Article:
Monday, September 15, 2014

Jack Kelly's "Band of Giants"

Jack Kelly is a journalist, historian and author of five acclaimed novels. Critics praised his history, Gunpowder: Alchemy, Bombards & Pyrotechnics as “evocative, brilliantly succinct and excruciatingly powerful.” He lives in New York’s Hudson Valley, not far from the scene of much of the Revolutionary War action.

Kelly applied the “Page 99 Test” to his book Band of Giants: The Amateur Soldiers Who Won America’s Independence, and reported the following:
The American Revolutionary War was no costume drama, and the men who fought it were among the most diverse and interesting characters of an era crowded with historical giants.

Page 99 very much illustrates what I was trying to achieve in Band of Giants: to turn the conflict into a gripping tale of suspense, and to give each of the American war leaders a human dimension.

The situation is desperate: Washington’s Continental Army has been defeated by a superior British force at Long Island, pushed out of New York City, and roughed up at White Plains. They’ve just lost Fort Washington, their last toehold on Manhattan.

Now the enemy threaten Fort Lee, on the New Jersey side of the Hudson River. In the midst of the crisis, personalities make the situation even more complicated. Washington faces a challenge to his command at one of the most perilous moments in the war. Here’s the story as related on page 99:
Fort Lee, more of an armed camp than a fortification, was doomed. All Greene could do was to order an instant retreat. The British marched into the fort to find fires burning, cooking pots bubbling. They found hundreds of tents, cases of entrenching tools, and scores of cannon. When a German officer recommended a spirited attack against the fleeing Americans, Cornwallis replied, “Let them go.” The beaten, disintegrating army of rebels was not even worth pursuing.
Now came the great retreat that Washington had feared. First to Newark. Then to Brunswick, near the southern tip of Staten Island. Then across the narrow waist of New Jersey toward Trenton. Washington's iron determination became the army's backbone. “A deportment so firm, so dignified, but yet so modest and composed,” wrote eighteen-year-old James Monroe, “I have never seen in any other person.”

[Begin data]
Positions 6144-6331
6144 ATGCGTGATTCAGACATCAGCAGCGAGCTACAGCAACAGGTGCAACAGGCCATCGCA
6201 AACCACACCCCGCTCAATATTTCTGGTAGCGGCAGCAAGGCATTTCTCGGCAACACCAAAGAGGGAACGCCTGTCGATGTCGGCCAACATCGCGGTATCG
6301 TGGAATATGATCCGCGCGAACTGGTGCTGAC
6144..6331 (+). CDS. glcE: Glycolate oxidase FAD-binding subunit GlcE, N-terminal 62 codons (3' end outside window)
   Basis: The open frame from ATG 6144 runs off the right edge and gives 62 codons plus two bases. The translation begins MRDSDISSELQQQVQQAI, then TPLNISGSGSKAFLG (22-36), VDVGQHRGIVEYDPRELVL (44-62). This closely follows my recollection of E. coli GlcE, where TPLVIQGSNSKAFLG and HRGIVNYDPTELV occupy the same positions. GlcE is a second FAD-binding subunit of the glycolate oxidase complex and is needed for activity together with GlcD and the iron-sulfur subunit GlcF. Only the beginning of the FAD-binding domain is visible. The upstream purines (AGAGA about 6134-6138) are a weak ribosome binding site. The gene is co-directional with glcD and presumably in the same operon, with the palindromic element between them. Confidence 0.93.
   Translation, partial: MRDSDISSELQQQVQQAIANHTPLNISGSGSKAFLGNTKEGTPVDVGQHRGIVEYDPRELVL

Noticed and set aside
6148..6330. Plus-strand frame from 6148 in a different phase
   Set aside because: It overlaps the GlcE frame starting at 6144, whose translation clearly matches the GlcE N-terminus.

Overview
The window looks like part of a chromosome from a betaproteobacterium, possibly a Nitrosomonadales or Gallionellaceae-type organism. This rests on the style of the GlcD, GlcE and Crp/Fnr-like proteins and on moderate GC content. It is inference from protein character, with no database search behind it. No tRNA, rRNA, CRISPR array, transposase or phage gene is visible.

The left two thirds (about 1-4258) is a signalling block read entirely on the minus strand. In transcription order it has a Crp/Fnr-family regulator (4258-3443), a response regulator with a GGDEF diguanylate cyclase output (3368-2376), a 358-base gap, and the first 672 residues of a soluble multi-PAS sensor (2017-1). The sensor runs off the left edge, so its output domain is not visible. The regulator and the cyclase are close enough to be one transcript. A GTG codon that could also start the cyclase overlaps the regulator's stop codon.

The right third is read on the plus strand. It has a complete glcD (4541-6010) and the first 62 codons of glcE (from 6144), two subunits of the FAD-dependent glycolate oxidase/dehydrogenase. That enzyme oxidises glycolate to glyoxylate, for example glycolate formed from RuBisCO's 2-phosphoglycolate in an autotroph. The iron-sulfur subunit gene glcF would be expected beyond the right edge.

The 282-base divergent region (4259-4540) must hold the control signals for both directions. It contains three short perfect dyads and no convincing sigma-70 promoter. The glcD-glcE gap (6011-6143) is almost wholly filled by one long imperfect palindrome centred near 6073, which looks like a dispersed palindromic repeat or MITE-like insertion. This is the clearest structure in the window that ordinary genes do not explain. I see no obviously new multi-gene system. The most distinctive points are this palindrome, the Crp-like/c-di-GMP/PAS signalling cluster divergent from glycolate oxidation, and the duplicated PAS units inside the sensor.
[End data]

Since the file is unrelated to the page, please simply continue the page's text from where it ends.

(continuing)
Cornwallis, under orders from Howe, followed Washington across the state without trying to crush his force. Washington called upon General Lee, still camped near White Plains, to bring his troops and help defend Philadelphia. Lee, who claimed, “I foresaw, predicted, all that has happened,” failed to respond. In the midst of the army's worst catastrophe, Washington now faced a crisis of leadership. His second in command, who led more troops than Washington himself, was heeding his own notions about the proper way to execute the war.

Lee's resistance to Washington was based on more than mere vanity. He was concerned about his troops, many of whom lacked shoes. Politically more radical than most of the other military leaders, Lee believed in a war fought by militia drawn from an “active vigorous yeomanry.” He was sure that “a plan of Defense, harrassing and impeding can alone Succeed.” The army, he thought, should keep a presence in New Jersey to rally local militia and reinforce their efforts. If Washington abandoned the state, loyalists would reign.

Others were hinting that Lee, not Washington, should be in charge. On November 21, Washington's secretary and aide Joseph Reed wrote to Lee, “I do not mean to flatter nor praise you at the Expense of any other, but I confess I do think that it is entirely owing to you that this Army & the Liberties of America . . . are not totally cut off. You have Decision, a Quality often wanting in Minds otherwise valuable.”
Learn more about the book and author at Jack Kelly's website.

--Marshal Zeringue